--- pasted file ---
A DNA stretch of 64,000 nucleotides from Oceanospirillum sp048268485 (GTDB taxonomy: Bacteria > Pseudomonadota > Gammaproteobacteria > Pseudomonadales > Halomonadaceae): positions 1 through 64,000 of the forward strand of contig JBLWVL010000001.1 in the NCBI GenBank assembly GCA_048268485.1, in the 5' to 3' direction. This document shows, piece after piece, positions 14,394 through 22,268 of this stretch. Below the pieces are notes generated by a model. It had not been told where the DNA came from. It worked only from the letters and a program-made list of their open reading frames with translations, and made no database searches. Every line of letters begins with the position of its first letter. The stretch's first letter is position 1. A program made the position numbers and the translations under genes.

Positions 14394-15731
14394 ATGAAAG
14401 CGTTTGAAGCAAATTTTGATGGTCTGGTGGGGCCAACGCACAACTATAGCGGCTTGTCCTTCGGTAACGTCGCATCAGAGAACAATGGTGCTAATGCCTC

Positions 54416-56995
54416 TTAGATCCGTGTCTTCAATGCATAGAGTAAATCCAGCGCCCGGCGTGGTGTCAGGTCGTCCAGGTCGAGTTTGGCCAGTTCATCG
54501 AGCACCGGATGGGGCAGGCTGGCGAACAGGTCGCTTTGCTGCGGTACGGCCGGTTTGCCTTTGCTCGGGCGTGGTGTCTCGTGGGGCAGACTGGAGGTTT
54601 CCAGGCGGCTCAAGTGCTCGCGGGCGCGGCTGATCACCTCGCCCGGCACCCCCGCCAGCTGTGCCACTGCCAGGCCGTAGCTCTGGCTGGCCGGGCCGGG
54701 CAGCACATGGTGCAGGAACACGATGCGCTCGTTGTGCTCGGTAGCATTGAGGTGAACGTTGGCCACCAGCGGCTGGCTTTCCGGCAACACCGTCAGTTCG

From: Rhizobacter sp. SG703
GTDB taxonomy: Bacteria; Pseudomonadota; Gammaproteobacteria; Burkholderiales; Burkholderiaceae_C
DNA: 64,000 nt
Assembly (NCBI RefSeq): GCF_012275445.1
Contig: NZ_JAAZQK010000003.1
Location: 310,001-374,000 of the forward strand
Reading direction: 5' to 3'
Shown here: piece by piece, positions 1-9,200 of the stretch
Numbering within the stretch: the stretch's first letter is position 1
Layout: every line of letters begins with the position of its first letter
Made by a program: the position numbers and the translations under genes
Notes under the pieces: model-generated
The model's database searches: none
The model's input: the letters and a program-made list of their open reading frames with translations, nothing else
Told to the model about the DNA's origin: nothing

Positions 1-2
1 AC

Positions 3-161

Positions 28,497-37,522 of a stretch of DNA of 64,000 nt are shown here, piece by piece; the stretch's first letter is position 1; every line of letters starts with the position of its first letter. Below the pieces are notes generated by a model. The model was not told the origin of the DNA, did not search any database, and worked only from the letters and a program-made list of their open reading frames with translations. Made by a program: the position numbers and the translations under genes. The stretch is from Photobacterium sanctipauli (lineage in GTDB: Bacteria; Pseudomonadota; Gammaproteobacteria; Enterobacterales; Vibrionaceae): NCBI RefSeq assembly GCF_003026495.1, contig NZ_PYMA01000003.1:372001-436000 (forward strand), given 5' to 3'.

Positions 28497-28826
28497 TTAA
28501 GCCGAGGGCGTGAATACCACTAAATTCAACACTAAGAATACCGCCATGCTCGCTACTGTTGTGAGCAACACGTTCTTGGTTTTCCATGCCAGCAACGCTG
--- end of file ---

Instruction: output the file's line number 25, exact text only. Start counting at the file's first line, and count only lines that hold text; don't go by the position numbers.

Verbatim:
Positions 1-2